OPINION: Antinuclear antibody testing — misunderstood or misbegotten?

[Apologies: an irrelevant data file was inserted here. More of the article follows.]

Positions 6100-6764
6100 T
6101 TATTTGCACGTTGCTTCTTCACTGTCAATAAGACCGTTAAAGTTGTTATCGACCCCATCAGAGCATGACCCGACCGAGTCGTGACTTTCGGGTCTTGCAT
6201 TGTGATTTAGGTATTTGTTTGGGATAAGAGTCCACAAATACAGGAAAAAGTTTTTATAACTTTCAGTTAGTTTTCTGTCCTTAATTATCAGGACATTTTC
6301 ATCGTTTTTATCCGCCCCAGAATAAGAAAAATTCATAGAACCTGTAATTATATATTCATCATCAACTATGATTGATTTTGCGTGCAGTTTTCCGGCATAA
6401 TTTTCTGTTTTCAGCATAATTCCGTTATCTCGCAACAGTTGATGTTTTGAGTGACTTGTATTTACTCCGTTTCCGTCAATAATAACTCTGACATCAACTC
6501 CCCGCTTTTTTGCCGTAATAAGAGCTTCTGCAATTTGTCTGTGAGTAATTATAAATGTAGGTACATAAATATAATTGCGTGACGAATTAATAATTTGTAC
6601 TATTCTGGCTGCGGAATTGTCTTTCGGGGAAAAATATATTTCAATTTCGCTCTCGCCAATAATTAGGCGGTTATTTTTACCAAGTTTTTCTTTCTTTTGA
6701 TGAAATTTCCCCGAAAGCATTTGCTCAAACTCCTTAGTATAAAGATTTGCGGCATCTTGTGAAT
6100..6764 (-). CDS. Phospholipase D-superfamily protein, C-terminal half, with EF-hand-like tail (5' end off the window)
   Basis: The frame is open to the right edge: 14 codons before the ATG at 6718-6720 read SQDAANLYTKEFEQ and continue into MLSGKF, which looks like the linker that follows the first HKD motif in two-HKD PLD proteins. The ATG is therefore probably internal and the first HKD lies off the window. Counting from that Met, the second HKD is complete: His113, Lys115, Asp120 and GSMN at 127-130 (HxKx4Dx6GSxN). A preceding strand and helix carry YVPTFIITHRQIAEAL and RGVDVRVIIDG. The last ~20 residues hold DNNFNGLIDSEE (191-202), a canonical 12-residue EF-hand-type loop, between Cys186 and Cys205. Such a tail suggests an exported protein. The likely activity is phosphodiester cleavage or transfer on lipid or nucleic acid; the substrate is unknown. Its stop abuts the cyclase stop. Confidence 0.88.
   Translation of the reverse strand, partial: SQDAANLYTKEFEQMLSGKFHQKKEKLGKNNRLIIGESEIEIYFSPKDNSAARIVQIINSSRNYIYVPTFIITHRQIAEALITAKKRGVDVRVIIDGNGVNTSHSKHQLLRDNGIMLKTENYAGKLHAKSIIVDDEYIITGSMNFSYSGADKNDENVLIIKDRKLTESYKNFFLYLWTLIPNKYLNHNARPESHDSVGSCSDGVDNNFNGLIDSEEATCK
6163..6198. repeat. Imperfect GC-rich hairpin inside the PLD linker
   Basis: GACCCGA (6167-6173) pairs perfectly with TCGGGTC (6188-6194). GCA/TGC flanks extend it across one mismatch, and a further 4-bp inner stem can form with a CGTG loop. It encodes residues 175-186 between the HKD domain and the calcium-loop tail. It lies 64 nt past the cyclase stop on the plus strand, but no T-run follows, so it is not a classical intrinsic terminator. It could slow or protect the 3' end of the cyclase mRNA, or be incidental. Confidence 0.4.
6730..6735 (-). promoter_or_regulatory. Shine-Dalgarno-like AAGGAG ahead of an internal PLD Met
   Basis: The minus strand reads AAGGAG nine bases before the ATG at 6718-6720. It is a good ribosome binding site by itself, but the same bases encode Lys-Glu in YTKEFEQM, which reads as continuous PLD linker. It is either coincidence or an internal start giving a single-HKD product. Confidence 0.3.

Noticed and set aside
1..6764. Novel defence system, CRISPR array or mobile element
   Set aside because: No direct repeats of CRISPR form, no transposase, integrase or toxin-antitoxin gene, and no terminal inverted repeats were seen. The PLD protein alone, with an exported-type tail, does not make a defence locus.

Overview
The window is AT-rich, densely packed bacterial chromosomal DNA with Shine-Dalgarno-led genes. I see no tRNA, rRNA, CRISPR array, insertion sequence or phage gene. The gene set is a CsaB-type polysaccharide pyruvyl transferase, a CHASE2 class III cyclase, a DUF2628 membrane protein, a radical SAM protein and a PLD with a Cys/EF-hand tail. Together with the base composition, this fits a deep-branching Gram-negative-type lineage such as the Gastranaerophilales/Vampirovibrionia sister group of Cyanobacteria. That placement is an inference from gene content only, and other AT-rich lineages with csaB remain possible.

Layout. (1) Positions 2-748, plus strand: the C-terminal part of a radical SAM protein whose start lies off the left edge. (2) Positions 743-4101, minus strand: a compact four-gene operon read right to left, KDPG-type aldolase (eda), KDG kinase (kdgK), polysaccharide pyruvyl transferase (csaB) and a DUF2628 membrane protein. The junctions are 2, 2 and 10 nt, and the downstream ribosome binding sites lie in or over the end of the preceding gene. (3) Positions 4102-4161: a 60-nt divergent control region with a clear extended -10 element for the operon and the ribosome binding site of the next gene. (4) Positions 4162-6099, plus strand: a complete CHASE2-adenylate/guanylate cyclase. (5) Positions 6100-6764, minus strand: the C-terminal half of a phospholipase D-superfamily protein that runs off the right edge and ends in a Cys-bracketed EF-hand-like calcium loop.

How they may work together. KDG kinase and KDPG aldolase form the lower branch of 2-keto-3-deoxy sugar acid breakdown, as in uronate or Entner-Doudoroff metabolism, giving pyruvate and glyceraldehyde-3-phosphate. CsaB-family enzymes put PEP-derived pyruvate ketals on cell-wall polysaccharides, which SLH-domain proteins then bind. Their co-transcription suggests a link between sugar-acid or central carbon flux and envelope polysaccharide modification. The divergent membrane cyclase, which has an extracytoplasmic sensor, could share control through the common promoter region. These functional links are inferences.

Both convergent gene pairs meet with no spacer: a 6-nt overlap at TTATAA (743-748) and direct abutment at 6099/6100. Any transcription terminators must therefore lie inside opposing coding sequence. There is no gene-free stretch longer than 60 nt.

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| Antinuclear antibodies (ANAs) are a diverse group of autoantibodies that recognize nuclear macromolecules and their complexes. ANAs represent key biomarkers in the evaluation of rheumatic diseases, most prominently systemic lupus erythematosus (SLE), and ANA testing is commonly performed in the clinical setting. In addition, ANA testing is now used to assess eligibility for participation in clinical trials of new therapeutic agents for SLE. ANAs can be assayed by various techniques, with the fluorescent ANA assay often viewed as the gold standard. Whereas a positive ANA test represents a classification criterion for SLE, up to 20-30% of the healthy population, depending on the assay used, is positive for an ANA, complicating the use of this test for diagnosis or the detection of preclinical autoimmunity. Furthermore, ANAs might be expressed in SLE less commonly than often thought. This Perspectives article discusses important questions about the use of ANA testing in both the clinical and research settings.

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